Not long after moving into the new Lobster HQ building, we sent out a survey to decide how best to use one of the free rooms. “Would you rather have a gym or a space for childcare?” At the time, the overwhelming majority of Lobsteranians voted for the fitness room. Fair enough. But how do couples who don’t have access to corporate childcare make it work? And are the men of today more present in the home? We asked three young fathers at Lobster about their experiences and how they’ve adjusted to their new role.
Andreas (35) Software Developer at Lobster PRO – Father to a two-year-old
“Taking two months of parental leave was the right decision for me. We had the most magical time after the birth and we got to enjoy it together as a family.
After the first four weeks, my partner stayed at home for an additional 12 months and is now back to working 60%. I took a month of parental leave right after our child was born, and then another month half a year later. I wanted to support her, but was also keen to build a closer relationship with our little one. I also read up as much as possible on early childhood development, so I know what to expect and I don’t take new behaviour patterns personally. Being part of everyday routines was also important to me. Right from the off. Now, if our child falls over, it’ll also cry out for Dad, for example. Even if people nearby think it’s funny, because they’re not used to seeing toddlers crying out for their fathers. I also enjoyed going to the local toddler group, even if I was often the only guy there. The mums didn’t think it was strange. On the contrary, they liked being able to talk about different topics in a mixed setting, not just with other women. Or for me, not just with other men.
If we had another kid, I would love to take more parental leave, or possibly swap roles with my partner. Although the practicalities would probably make it impossible. Software development is such a fast-moving industry that even six months away would leave me with a mountain of work to catch up on. I’m also one of only two main developers at Lobster PRO, so any absence would be difficult for my colleague. That’s obviously also a consideration.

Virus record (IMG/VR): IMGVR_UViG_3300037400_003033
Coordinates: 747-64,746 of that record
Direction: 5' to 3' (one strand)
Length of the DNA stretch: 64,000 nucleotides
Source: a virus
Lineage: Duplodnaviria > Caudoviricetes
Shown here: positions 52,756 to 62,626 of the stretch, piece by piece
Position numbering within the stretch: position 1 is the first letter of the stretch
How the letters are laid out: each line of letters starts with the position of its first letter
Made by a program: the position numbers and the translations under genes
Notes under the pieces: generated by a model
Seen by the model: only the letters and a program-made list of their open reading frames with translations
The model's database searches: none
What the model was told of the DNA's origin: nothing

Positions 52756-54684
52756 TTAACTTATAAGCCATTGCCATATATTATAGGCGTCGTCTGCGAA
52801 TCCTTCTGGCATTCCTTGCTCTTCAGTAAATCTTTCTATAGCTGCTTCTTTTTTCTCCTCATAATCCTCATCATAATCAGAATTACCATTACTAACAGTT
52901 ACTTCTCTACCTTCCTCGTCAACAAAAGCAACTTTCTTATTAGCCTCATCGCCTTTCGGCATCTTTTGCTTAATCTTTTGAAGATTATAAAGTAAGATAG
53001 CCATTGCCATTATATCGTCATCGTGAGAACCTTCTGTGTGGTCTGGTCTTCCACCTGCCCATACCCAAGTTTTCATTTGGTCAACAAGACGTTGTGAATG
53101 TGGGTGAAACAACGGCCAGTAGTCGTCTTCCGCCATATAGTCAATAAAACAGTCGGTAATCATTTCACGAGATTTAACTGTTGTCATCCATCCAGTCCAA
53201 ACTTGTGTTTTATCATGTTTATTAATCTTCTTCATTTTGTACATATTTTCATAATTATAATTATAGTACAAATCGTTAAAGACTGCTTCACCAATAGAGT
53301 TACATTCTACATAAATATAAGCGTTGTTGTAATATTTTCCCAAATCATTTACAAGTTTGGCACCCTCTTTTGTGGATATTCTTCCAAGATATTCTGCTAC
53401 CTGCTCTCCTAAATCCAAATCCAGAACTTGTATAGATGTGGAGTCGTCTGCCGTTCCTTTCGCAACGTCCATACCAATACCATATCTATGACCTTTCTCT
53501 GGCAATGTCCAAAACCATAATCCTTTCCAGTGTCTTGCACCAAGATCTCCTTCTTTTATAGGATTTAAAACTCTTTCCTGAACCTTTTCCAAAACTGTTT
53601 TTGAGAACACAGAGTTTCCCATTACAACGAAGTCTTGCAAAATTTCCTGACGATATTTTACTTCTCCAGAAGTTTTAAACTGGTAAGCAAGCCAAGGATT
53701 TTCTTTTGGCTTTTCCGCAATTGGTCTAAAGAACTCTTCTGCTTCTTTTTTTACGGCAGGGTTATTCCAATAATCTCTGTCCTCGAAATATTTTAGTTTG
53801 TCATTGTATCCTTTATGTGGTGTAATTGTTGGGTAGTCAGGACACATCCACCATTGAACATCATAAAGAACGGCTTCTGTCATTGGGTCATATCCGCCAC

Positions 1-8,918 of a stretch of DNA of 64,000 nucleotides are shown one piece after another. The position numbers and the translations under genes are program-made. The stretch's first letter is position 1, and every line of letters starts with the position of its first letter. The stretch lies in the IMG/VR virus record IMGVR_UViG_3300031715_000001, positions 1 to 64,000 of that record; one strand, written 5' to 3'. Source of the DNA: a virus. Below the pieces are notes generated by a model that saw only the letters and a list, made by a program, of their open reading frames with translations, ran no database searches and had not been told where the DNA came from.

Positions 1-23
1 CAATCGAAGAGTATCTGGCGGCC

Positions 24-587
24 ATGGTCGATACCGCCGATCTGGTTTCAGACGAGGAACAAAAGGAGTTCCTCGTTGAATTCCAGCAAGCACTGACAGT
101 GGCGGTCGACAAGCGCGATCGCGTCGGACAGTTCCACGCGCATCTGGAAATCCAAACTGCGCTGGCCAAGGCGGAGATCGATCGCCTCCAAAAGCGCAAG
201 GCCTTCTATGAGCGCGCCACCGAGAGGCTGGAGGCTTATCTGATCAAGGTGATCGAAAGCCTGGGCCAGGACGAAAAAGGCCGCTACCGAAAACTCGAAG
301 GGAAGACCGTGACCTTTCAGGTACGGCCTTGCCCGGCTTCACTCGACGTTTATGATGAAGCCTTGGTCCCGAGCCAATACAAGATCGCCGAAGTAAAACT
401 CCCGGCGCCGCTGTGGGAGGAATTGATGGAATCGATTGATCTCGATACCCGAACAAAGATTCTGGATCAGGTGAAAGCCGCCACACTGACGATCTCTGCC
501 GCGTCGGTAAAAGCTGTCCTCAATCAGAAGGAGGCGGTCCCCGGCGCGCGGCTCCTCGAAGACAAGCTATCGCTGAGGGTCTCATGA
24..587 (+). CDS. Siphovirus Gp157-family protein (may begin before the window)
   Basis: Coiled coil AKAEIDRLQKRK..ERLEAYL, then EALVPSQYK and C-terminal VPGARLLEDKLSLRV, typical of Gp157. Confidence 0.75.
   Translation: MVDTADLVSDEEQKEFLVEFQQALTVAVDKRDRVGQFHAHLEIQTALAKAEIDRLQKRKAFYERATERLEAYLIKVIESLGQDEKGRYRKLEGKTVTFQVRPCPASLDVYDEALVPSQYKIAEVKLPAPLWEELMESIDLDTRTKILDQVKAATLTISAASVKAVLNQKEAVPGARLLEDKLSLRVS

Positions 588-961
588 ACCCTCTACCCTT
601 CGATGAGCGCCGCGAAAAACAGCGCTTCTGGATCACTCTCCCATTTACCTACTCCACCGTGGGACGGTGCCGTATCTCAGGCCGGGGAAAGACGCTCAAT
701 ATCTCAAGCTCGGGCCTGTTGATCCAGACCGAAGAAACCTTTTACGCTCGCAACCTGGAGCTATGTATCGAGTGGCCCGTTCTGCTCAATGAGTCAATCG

In my eyes, there’s no ideal solution. Childcare isn’t something you can split fairly – along the lines of “I’ll take this one, you take the next one”. But it would be great if employers took a more proactive approach to supporting parental leave. Maybe by saying: “We’ll give you an additional x days of holiday for every child you have.” Or introduce more generous WFH policies. We live out in the countryside, for example, and the local nursery is only open until midday. Plus, small children are often ill, so you have to keep them at home. Being in the office three days a week at Lobster simply wouldn’t be possible for us right now – even if we asked for our parents to help.”
Jonas (40) Sales Rep for Lobster DATA – Father to a 16-month-old
“My partner and I were and still are working full-time, which is why we opted for a year of parental leave split 50/50. We both stayed at home for the first four weeks, then my partner took another 5 months off. I was home for the last 5 months with one month overlap. Our daughter now goes to nursery and we alternate picking her up in the afternoon. Although we do have help from her grandparents.
Choosing to take five months off, lets me step in and be responsible for our child. Wanting to grow closer as a family was, of course, also a factor. Because things change when you have a child. There’s this phase where you have to get to know each other again as a couple.
Looking back, I would transition back to working full-time more slowly. I would take two or three weeks to ease back in, rather than suddenly diving in at the deep end. You’ve been away for half a year. The world has moved on, your colleagues have been getting on with it – and suddenly you’re sat back at your desk. That takes some adjusting. How do people perceive you now that you’re back from parental leave? How did projects go in your absence? If colleagues took on some of your workload while you were gone, they may have done things differently than you would have. All of this needs navigating when you come back. My team organised a post-parental leave onboarding and update session for me, which I really appreciated. But going back to work simply wasn’t as straightforward as I had expected.